Pope Benedict XVI blesses the faithful during the weekly general audience in St. Peter's sqaure at the Vatican, Wednesday, Oct. 10, 2012. (AP Photo/Alessandra Tarantino)
VATICAN CITY (AP) — The Vatican's top astronomer has some assurances to offer: The world won't be ending in 10 days, despite predictions to the contrary.
The Rev. Jose Funes, director of the Vatican Observatory, wrote in Wednesday's Vatican newspaper L'Osservatore Romano that "it's not even worth discussing" doomsday scenarios based on the Mayan calendar that are flooding the Internet ahead of the purported Dec. 21 apocalypse.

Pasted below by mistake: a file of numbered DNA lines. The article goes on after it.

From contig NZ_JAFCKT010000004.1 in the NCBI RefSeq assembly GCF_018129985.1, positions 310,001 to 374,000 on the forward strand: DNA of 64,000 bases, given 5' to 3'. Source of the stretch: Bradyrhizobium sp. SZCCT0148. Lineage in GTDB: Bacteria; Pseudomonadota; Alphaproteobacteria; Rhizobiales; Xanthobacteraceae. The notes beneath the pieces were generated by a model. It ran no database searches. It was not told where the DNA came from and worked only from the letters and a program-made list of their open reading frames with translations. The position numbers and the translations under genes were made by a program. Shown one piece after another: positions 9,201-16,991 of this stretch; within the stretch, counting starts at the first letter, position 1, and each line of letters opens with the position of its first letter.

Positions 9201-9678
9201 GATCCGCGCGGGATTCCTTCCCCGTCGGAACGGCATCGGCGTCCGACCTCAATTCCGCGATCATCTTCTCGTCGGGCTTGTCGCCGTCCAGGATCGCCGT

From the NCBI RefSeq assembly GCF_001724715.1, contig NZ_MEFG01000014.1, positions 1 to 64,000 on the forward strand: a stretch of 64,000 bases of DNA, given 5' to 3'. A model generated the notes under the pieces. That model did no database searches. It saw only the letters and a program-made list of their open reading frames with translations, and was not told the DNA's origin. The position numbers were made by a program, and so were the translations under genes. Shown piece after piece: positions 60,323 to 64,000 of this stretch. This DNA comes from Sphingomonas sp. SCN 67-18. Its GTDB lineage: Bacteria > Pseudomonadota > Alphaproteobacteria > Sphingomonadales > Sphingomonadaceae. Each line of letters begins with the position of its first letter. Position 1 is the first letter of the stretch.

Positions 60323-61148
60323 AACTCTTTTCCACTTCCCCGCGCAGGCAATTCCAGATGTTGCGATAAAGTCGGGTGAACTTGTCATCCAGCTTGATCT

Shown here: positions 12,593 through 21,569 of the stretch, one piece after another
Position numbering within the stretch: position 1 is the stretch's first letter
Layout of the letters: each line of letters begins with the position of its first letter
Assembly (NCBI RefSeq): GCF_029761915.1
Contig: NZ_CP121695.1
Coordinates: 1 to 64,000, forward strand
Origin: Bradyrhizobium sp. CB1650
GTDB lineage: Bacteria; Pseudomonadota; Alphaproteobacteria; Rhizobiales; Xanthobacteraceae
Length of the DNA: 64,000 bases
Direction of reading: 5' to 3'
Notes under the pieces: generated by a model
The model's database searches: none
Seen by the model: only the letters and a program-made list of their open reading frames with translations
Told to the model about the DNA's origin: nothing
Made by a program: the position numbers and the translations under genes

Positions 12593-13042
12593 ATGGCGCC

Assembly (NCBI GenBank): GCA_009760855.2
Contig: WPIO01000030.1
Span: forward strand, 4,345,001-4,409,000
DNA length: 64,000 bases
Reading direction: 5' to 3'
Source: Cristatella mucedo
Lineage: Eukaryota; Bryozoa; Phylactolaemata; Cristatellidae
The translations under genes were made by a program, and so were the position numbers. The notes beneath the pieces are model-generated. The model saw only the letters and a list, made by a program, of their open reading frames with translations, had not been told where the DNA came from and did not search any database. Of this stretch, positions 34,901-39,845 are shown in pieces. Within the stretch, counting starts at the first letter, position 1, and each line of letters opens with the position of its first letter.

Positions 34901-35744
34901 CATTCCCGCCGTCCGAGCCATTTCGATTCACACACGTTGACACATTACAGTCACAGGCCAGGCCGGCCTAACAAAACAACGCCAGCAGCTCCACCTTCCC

Yes, Funes wrote, the universe is expanding and if some models are correct, will at one point "break away" — but not for billions of years. But he said Christians profoundly believe that "death can never have the last word."
The Mayan Long Count calendar begins in 3,114 B.C., marking time in roughly 394-year periods known as Baktuns. The Mayans wrote that the significant 13th Baktun ends Dec. 21.
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